Pentacon's 35mm SLR system based on a new bayonet mount instead of the obsolete M42 screw mount.
TOP OF THE LINE MODELS WITH BOTH APERTURE-PRIORITY AUTO EXPOSURE MODE AND MANUAL EXPOSURE MODE:
- B200 (aka BCX) - fully automatic model with electronically controlled focal plane shutter with speeds ranging from 40 to 1/1000th of a second, fixed pentaprism finder with LED signals, TTL open-aperture light metering, gallium-arsenide-phosphide photodiode, connection for motor winder and a self-timer;
- BC1 (aka BC3, Jenaflex AM-1) - as the B200, but with support for computerized flash unit, indication of flash readiness in the viewfinder, and silicon photoelement as light sensor;
- BX20 - improved model with a new shutter with speeds ranging from 40 to 1/1000th of a second and electronic TTL metering system for flashes;
- BX20S - as the BX20, but with support for DX-coded film cartridges;
- BX20D - as the BX20S, but with a built-in data back.
AMATEUR MODELS WITH APERTURE-PRIORITY AUTO EXPOSURE MODE ONLY:
- B100 (aka BC auto) - a stripped-down version of the B200 with a lowest shutter speed of 1 second, and CdS photo resistor as light sensor;
- BCA (aka Jenaflex AC-1) - a stripped-down version of the BC1 with a lowest shutter speed of 1 second, and CdS photo resistor as light sensor;
- BCS - as the BCA, but without connection for motor winder, aperture indication in the viewfinder and manual compensation of exposure;
- BCC - as the BCS, but without a self-timer;
MODELS WITH MANUAL EXPOSURE MODE ONLY:
- BMS - similar to the BCS, with a lowest shutter speed of 4 seconds, and silicon photoelement as light sensor;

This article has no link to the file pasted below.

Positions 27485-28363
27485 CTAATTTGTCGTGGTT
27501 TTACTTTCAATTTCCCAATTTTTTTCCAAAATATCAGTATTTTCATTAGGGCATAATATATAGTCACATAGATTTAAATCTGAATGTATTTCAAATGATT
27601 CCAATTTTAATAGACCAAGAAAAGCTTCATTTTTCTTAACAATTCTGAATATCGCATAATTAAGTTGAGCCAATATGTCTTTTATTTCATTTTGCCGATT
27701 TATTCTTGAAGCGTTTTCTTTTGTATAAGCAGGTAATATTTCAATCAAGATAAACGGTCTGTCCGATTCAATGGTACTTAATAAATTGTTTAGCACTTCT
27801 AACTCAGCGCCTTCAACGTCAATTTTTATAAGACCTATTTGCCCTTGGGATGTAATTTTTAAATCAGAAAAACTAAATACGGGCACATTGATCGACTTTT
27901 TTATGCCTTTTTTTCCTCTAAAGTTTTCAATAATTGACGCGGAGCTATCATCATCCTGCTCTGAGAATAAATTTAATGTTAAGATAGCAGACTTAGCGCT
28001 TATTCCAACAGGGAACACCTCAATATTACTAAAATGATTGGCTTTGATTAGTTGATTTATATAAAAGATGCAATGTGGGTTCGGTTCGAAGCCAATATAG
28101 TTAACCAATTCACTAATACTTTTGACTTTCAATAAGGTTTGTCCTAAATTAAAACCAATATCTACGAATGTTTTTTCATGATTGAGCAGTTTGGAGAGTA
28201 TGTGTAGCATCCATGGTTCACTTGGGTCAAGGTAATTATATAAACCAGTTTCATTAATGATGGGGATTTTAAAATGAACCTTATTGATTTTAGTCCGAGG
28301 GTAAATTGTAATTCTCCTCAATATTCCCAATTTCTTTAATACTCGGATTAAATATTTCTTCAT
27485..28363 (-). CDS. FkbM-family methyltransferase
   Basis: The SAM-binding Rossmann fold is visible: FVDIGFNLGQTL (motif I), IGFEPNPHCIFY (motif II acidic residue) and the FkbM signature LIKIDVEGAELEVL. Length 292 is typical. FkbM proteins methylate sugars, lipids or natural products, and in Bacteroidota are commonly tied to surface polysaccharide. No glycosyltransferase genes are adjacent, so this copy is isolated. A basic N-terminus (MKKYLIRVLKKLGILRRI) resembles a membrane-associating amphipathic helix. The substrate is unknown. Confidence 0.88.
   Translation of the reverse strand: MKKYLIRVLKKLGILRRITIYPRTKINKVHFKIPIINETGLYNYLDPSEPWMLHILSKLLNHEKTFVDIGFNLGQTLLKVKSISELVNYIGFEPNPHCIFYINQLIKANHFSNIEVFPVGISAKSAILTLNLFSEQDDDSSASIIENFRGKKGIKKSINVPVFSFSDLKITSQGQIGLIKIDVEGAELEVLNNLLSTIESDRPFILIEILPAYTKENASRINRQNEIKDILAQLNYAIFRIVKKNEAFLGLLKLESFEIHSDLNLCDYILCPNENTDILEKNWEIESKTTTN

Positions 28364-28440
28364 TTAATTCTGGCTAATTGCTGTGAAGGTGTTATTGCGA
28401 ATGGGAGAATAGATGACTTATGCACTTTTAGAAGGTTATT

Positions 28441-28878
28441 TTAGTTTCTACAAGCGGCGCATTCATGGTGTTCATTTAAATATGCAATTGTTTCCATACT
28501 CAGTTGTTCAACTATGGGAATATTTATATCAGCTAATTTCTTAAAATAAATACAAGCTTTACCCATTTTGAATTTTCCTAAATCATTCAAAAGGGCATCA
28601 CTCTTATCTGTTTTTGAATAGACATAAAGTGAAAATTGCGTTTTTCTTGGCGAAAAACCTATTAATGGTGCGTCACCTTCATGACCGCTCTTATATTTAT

- BM - as the BMS, but without a self-timer;
A fairly wide range of optics was produced for this system, but many Prakticar lenses were based on earlier Pentacon (Meyer-Optik) or Carl Zeiss Jena developments intended for Praktica cameras with the M42 screw mount. The only exceptions were lenses such as 28/2.8 and Macro 55/2.8, which were modified versions of older designs, as well as new designs such as 28/2.4, 50/2.4, 50/1.4, 200/2.8 and 300/4, plus 2 zoom lenses that appeared in the late 1980s, shortly before the demise of the system.
All lenses were multi-coated, and all, except super telephotos, had automatic diaphragms with electronic diaphragm value transmission to the camera.
Super telephoto lenses such as 500/5.6 and 1000/5.6 were actually medium format 6x6 designs and had to be used with a dedicated interchangeable mount adapter.
A number of lenses under the Prakticar name and under license from VEB Carl Zeiss Jena were also released by companies such as SIGMA and Samyang.
In the Western Bloc market, Carl Zeiss Jena lenses were sold under the name "aus Jena" (which means "from Jena"), since the right to sell lenses under the Carl Zeiss trademark in this market was granted by the court to the West German company Carl Zeiss, located in Oberkochen.
Due to the economic crisis, production of Praktica cameras and lenses ceased in June 1991. After liquidation, the production facilities were purchased by Heinrich Mandermann and incorporated into his Schneider-Kreuznach group. With this new owner, sales of the bayonet mount equipment continued at least until the year 2001.